Nisha Botchwey is the dean of the Humphrey School of Public Affairs and holds the Russell M. and Elizabeth M. Bennett Chair in Excellence in Public Affairs. She holds a master's degree and PhD in urban planning from the University of Pennsylvania, a master’s degree in public health from the University of Virginia, and an AB from Harvard University in Environmental Science and Public Policy. Botchwey previously served as associate dean for academic programs at Georgia Tech Professional Education, where she was responsible for developing academic programs, overseeing all academic offerings and curriculum, and leading outreach and student affairs. Over her career, she has been awarded more than $19 million from leading agencies and foundations as principal investigator or co-PI on more than 32 grant-funded projects. She has earned many distinctions, including an NSF ADVANCE Woman of Excellence Faculty Award, a Hesburgh Award Teaching Fellowship from Georgia Tech, the Georgia Power Professor of Excellence Award, and a Rockefeller-Penn Fellowship from the University of Pennsylvania’s School of Nursing.
Jill Doerfler is a professor and American Indian Studies department head at the University of Minnesota Duluth. She holds two degrees from the University of Minnesota: an undergraduate degree in History and American Indian studies from the Morris campus and a PhD in American Studies from the Twin Cities campus. She has lectured and published widely on the topics of citizenship, blood quantum, and constitutional reform. Her book, Those Who Belong: Identity, Family, Blood, and Citizenship Among the White Earth Anishinaabeg (2015), examines staunch Anishinaabe resistance to racialization and the complex issues surrounding tribal citizenship and identity. She co-authored The White Earth Nation: Ratification of a Native Democratic Constitution (University of Nebraska Press, 2012) with Gerald Vizenor and co-edited Centering Anishinaabeg Studies: Understanding the World Through Stories (Michigan State University Press, 2013) with Niigaanwewidam James Sinclair and Heidi Kiiwetinepinesiik Stark.
Pat Duncanson is the CEO, CFO, and a partner at Highland Family Farms, a diversified farming operation headquartered in Mapleton, Minnesota. He earned a bachelor’s degree in Ag Business from the University of Minnesota in 1983 and has been a long-time volunteer for the University since graduating. He is the chair of the University of Minnesota Alumni Association Board of Directors and has previously served on the alumni board for the College of Food, Agriculture and Natural Sciences and the Regent Candidate Advisory Council. Duncanson is also an enthusiastic member of St John Senior Choir and Heather Curling Club.
James Farnsworth is a Regent of the University of Minnesota from Congressional District 4, elected in 2021. He serves as the executive director of the Highland Business Association, the deputy executive director of the Summit Hill Association, and program manager for the YMCA Center for Youth Voice. Previously, he worked in various other roles in non-profit organizations, state government, and the private sector. He also serves on the board of trustees of the Friends School of Minnesota, the board of directors of the Highland District Council, and as a member of the St. Paul City Council Audit Committee. Farnsworth has completed coursework in human resource development in the College of Education and Human Development on the Twin Cities campus.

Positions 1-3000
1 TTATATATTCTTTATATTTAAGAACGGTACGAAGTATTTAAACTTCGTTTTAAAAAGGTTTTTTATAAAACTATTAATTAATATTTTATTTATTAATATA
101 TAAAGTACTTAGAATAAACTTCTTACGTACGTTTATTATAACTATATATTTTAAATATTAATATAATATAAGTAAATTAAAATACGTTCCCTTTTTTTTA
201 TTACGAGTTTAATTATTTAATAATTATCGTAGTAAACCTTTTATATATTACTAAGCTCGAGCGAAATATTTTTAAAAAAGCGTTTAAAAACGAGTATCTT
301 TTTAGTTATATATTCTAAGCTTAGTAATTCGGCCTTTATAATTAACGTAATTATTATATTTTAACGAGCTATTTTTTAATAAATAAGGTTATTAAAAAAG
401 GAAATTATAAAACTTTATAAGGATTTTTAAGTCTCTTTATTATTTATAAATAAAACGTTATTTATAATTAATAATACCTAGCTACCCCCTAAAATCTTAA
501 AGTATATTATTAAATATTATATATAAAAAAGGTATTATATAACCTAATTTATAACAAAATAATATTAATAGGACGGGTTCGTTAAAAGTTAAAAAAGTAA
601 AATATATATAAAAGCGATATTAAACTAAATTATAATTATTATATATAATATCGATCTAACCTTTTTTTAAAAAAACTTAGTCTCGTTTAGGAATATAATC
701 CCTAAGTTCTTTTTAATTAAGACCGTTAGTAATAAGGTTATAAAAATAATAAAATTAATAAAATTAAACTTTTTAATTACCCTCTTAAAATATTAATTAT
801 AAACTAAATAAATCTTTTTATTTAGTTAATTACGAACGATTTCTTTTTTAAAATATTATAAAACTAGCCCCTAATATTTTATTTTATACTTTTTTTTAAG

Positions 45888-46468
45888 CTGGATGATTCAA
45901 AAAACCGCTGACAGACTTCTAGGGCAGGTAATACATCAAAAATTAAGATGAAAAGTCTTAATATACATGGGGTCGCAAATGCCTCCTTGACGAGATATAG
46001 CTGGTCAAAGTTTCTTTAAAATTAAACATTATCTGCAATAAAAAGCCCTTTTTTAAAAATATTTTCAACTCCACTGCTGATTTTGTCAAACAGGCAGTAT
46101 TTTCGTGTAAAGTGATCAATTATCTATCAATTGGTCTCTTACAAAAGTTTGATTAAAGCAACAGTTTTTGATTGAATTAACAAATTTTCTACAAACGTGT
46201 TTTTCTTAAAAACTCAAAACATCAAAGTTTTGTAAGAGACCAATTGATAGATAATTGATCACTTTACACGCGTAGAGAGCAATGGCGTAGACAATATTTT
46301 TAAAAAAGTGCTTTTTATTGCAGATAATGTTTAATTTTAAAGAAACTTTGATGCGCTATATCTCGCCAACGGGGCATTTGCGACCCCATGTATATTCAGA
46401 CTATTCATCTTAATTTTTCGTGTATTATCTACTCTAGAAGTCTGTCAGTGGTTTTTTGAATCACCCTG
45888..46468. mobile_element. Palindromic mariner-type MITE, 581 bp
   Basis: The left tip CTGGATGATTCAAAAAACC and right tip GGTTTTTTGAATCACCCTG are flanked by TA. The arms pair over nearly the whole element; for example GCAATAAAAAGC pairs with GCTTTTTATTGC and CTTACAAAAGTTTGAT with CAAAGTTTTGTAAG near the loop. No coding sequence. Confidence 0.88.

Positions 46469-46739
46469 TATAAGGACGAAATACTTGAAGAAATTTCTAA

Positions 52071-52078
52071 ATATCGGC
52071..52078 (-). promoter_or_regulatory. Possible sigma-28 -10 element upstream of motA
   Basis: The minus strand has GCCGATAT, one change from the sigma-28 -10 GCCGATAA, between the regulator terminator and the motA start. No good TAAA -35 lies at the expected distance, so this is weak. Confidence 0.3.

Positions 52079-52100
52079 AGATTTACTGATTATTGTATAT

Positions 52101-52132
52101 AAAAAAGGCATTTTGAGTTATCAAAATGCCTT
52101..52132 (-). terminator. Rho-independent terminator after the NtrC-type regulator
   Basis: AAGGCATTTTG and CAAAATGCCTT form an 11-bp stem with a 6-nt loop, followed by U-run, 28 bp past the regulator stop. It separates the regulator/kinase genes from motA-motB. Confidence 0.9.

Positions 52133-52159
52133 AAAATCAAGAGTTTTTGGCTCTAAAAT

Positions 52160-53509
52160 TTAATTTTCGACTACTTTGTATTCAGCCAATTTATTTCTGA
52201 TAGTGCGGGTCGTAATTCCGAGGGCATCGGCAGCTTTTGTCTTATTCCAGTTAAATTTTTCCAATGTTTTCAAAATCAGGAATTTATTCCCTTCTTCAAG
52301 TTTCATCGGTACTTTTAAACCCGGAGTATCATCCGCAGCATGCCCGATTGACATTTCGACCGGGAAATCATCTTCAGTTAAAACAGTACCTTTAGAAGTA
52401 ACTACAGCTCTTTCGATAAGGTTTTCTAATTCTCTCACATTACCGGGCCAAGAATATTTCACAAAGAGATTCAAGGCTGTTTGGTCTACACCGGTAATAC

Remi Foust is a sophomore at the University of Minnesota Duluth pursuing three majors and three minors. Foust is the Sustainability Director of the UMD Student Government Association and a Resident Advisor. She has participated at the systemwide SELFsustain conference and was awarded the Sustainability Student Impact Award at the Institute on the Environment's Symposium. Foust’s dedication to sustainability on campus was honored through UMD’s "Emerging Leader Award."
Lorie Gildea recently stepped down as Chief Justice of the Minnesota Supreme Court. She holds a bachelor's degree from the University of Minnesota Morris and a JD from Georgetown University Law Center. Prior to being appointed as Chief Justice, Gildea served as an Associate Justice, a judge in the Fourth Judicial District, Hennepin County, and a prosecutor in the Hennepin County Attorney’s Office. She served on the Minnesota Sentencing Guidelines Commission, the YWCA of Minneapolis Board of Directors, and the MINNCOR Industries Advisory Board. Gildea received a University of Minnesota Distinguished Alumni Award, which recognizes alumni who have distinguished themselves in their personal or professional life.
Jennifer Goodnough is an associate professor of chemistry at the University of Minnesota Morris where she specializes in analytical chemistry with a research emphasis on hydrogen bonding via Nuclear Magnetic Resonance. She holds undergraduate degrees in chemistry and math from St. Francis University and earned a PhD in chemistry at the University of Wisconsin at Madison. Goodnough has served on the University Senate since 2009, with stints as chair of the Student Academic Integrity Committee and the Senate Committee on Educational Policy. She is currently the vice chair of the Faculty Consultative Committee. Goodnough received the 2023 Morris Alumni Association Teaching Award, and in 2012, she received the Morris Community Engagement Faculty/Staff Award and the John Tate Award for Excellence in Undergraduate Advising. She was elected to the Morris Area School District School Board, and served as a co-chair of the Minnesota Department of Education committee on new science standards for the state.